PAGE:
A copyright plaintiff has the option of suing an infringer in two federal courts: California or New York. Does it matter which one is chosen? The answer appears to be yes: a complaint filed in California is often more likely to survive a pre-discovery motion to dismiss than one filed in New York.
The Second and Ninth Circuit Courts of Appeals are inarguably the most important circuits for copyright law developments. This is not surprising, since the industries that generate the most copyright disputes are located in New York (publishing, media) and California (entertainment, software/gaming). The two circuits do not always interpret copyright law the same way, however.
To prove copyright infringement, the plaintiff must show (1) that the defendant had access to the plaintiff’s work and (2) that the defendant’s work is substantially similar to protected aspects of the plaintiff’s work.1 Where “literary works” are concerned – a broad term that encompasses books, movies, television shows and the audiovisual aspects of videogames – courts in the Second Circuit analyze substantial similarity by (1) first filtering out similarities that result from unprotectible aspects of the original work, such as facts, public domain material, and stock plot elements, and (2) examining the “total concept and feel, theme, characters, plot, sequence, pace and setting” of the similarities that remain to determine whether similarities rise to the level of “substantial.”2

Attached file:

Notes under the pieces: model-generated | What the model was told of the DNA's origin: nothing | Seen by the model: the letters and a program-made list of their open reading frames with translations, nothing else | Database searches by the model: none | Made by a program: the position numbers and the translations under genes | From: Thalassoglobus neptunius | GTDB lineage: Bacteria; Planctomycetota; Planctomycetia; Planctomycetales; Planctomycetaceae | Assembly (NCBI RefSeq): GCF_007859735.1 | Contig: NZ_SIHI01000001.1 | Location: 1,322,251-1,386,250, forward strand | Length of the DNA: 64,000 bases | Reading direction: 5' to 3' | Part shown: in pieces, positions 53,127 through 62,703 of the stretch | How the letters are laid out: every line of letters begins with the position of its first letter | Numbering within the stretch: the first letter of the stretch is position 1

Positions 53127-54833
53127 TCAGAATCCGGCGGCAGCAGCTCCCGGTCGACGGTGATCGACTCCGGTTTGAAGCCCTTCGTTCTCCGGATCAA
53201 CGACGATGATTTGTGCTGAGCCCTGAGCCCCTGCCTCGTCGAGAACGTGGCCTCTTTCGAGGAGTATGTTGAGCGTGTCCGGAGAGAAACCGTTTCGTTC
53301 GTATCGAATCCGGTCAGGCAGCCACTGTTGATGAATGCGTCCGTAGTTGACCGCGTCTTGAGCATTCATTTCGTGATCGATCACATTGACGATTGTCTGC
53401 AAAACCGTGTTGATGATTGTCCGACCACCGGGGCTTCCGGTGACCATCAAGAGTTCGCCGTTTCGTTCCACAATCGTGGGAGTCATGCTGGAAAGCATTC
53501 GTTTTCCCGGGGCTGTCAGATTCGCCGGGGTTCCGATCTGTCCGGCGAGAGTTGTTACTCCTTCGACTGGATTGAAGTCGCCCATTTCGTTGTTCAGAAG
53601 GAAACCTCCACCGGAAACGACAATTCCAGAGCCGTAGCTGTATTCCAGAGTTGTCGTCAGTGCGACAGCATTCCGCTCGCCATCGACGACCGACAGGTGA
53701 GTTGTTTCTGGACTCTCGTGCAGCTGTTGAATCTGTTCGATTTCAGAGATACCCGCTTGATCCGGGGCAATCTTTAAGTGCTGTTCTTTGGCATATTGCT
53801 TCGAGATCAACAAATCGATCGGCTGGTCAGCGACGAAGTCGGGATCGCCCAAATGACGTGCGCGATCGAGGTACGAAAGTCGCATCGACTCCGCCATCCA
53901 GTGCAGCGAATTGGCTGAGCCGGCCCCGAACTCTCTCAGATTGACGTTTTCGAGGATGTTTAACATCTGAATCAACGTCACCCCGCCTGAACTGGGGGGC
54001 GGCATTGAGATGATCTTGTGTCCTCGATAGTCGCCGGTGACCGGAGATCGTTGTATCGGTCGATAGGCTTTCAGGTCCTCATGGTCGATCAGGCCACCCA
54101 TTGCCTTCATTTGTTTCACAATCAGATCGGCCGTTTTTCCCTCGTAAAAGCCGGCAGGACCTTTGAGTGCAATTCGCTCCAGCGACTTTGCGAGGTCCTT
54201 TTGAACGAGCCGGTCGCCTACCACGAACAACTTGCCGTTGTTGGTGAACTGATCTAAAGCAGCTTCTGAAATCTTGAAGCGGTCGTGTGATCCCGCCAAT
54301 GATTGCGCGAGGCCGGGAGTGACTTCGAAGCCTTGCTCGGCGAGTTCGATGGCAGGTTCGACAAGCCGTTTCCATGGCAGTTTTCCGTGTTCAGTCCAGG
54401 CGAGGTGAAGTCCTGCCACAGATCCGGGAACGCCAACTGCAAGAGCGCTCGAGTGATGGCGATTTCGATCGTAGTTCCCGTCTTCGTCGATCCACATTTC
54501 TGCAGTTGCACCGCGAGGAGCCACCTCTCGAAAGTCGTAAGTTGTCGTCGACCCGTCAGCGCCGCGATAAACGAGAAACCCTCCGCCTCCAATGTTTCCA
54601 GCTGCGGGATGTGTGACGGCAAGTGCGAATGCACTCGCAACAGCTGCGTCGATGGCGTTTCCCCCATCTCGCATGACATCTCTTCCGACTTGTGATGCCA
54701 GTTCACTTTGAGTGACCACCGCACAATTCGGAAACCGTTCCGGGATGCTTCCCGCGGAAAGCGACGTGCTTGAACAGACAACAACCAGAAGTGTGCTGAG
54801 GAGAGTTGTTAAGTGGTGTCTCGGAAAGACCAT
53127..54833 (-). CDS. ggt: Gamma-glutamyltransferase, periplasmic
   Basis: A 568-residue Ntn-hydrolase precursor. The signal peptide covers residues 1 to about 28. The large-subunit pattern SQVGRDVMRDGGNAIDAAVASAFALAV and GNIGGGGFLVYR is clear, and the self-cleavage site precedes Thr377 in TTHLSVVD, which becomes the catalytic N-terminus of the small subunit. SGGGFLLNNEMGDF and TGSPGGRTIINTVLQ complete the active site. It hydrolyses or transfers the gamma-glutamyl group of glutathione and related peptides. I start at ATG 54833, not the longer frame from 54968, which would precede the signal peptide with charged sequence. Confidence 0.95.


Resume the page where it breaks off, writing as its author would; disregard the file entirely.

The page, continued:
The Ninth Circuit divides substantial similarity analysis into separate “extrinsic” and “intrinsic” tests. The extrinsic test assesses the similarities of the two works, focusing only on the protectible elements of the plaintiff’s expression.3 The extrinsic test also requires filtration of the unprotectible aspects of the plaintiff’s works. What remains after filtering out is compared to the corresponding elements of the defendant’s work to assess similarities in the objective details of the works.4
The intrinsic test is viewed by the Ninth Circuit as “subjective” and “holistic.” It involves comparing the protectible aspects of the plaintiff’s work to the defendant’s work, and determining whether both are substantially similar in “total concept and feel.”5 It looks to the “ordinary person’s subjective impressions of the similarities between the works.”6 To succeed, the plaintiff must prove that there is substantial similarity under both extrinsic and intrinsic tests.7
While the differences in the two circuits’ analyses may appear semantic, they have practical consequences when a copyright defendant seeks to dismiss a complaint before discovery.